There have been instances when start-up founders have had to mortgage their houses to secure bank loans. So, to be able to simply walk into a bank and get a PSL at 8-10 per cent is a dream for any start-up founder who has to otherwise rely on costly debt from venture capitalists.
According to Tracxn, funding activity in the start-up ecosystem fell by nearly 29 per cent to $4.2 billion in the first six months of this year compared to $5.9 billion in the same period last year. This is due to the impact of the Covid pandemic. Only 443 companies
were funded in the January-June period this year against 725 in the corresponding period in 2019.
Segments such as internet of things (IoT) and health care would certainly gain from this step by the RBI, says Sanjay Swamy, managing partner at Prime Venture Partners. However, banks
might not consider start-ups
in areas such as the stock market and trading as these are seen as a speculative activity.
“Procuring an unsecured or a secured loan looks highly implausible because of this outlook. It really depends on where the start-ups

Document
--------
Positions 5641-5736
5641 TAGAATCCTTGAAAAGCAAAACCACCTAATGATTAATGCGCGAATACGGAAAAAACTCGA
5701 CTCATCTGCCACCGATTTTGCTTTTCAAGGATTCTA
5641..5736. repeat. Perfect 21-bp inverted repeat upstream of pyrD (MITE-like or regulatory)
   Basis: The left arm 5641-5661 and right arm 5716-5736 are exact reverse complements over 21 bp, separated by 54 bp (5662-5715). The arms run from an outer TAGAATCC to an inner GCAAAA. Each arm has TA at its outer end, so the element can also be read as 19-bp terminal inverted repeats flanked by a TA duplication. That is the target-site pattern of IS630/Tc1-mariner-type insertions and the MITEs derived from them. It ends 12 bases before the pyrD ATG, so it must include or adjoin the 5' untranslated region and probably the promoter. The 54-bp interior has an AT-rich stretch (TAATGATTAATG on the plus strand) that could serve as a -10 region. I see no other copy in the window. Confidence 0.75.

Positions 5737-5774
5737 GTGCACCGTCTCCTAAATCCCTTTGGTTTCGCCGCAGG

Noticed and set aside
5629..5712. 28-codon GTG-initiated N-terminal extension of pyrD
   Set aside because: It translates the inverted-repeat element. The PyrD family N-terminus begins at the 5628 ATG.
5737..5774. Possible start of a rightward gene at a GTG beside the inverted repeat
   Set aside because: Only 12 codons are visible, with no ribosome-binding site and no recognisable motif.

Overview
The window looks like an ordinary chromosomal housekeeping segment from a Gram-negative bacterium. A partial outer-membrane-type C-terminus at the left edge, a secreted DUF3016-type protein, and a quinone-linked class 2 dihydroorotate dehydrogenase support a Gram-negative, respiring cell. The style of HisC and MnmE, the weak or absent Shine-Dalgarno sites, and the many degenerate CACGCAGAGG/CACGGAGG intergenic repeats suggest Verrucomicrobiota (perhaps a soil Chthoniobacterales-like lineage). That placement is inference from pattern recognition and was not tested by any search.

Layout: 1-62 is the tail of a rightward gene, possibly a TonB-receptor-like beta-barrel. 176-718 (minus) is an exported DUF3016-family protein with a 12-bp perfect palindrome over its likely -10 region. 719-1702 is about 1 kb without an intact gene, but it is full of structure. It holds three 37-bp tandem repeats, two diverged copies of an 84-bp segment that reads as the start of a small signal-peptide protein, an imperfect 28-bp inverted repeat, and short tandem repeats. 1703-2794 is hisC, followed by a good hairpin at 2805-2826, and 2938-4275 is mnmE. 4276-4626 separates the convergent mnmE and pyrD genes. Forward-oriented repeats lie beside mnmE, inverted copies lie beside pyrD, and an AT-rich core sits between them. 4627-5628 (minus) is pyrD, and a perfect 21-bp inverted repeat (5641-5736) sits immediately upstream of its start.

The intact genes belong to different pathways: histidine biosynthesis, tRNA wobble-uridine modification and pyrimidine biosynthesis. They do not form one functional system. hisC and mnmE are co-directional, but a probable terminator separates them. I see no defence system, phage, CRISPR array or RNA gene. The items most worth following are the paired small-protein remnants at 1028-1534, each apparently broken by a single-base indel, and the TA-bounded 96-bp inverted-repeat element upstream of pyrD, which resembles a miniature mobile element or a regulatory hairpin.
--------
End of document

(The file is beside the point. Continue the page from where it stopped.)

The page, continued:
operate,” said Tejas Khoday, co-founder and chief executive officer (CEO) of bootstrapped brokerage start-up Fyers. “All start-ups can't be painted with the same brush. Asset-heavy businesses such as renewable energy may get preference.”
This development also comes with some riders as borrowing from banks
has its own risks. Banks
will have to understand the high-growth business models of the start-up ecosystem and how to underwrite them.
The priority lending tag could also help India become self-reliant in start-up funding. Of the $14 billion raised by start-ups from VCs in the year ending December 2019, roughly only $1 billion came from Indian sources. “Now, banks and financial institutions will unleash rupee capital into the ecosystem. We may become self-reliant in terms of start-up funding than being completely and inordinately reliant on foreign capital and external funding due to regulations,” said Siddarth Pai, founding partner at early-stage VC fund 3one4 Capital.
“There are enough debt funds overseas and a few in India that have come up over the last 4-5 years. We strongly feel this will open up opportunities for debt funds,” added Ashish Fafadia, Partner at early stage VC Blume Ventures.
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